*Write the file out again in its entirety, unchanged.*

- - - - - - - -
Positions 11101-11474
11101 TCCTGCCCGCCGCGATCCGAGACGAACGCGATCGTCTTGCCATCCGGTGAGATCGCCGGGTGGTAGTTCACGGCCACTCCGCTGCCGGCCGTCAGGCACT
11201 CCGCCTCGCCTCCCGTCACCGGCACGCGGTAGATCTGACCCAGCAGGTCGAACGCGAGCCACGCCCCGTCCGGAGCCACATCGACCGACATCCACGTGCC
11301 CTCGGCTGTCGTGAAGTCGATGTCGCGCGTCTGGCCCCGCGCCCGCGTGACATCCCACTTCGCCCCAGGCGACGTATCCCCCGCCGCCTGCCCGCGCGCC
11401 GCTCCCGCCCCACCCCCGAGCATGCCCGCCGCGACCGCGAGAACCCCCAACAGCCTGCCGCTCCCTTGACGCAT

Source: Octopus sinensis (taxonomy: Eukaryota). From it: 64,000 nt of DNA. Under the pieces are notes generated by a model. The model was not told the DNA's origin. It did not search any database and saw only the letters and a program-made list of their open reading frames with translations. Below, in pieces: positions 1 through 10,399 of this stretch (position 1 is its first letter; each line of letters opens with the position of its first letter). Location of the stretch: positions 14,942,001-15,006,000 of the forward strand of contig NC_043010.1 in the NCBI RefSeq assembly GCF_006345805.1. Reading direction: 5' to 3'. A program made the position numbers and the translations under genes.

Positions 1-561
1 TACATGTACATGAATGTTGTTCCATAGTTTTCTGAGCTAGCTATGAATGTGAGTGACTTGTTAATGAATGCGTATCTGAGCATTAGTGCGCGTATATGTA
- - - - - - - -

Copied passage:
Positions 11101-11474
11101 TCCTGCCCGCCGCGATCCGAGACGAACGCGATCGTCTTGCCATCCGGTGAGATCGCCGGGTGGTAGTTCACGGCCACTCCGCTGCCGGCCGTCAGGCACT
11201 CCGCCTCGCCTCCCGTCACCGGCACGCGGTAGATCTGACCCAGCAGGTCGAACGCGAGCCACGCCCCGTCCGGAGCCACATCGACCGACATCCACGTGCC
11301 CTCGGCTGTCGTGAAGTCGATGTCGCGCGTCTGGCCCCGCGCCCGCGTGACATCCCACTTCGCCCCAGGCGACGTATCCCCCGCCGCCTGCCCGCGCGCC
11401 GCTCCCGCCCCACCCCCGAGCATGCCCGCCGCGACCGCGAGAACCCCCAACAGCCTGCCGCTCCCTTGACGCAT

Source: Octopus sinensis (taxonomy: Eukaryota). From it: 64,000 nt of DNA. Under the pieces are notes generated by a model. The model was not told the DNA's origin. It did not search any database and saw only the letters and a program-made list of their open reading frames with translations. Below, in pieces: positions 1 through 10,399 of this stretch (position 1 is its first letter; each line of letters opens with the position of its first letter). Location of the stretch: positions 14,942,001-15,006,000 of the forward strand of contig NC_043010.1 in the NCBI RefSeq assembly GCF_006345805.1. Reading direction: 5' to 3'. A program made the position numbers and the translations under genes.

Positions 1-561
1 TACATGTACATGAATGTTGTTCCATAGTTTTCTGAGCTAGCTATGAATGTGAGTGACTTGTTAATGAATGCGTATCTGAGCATTAGTGCGCGTATATGTA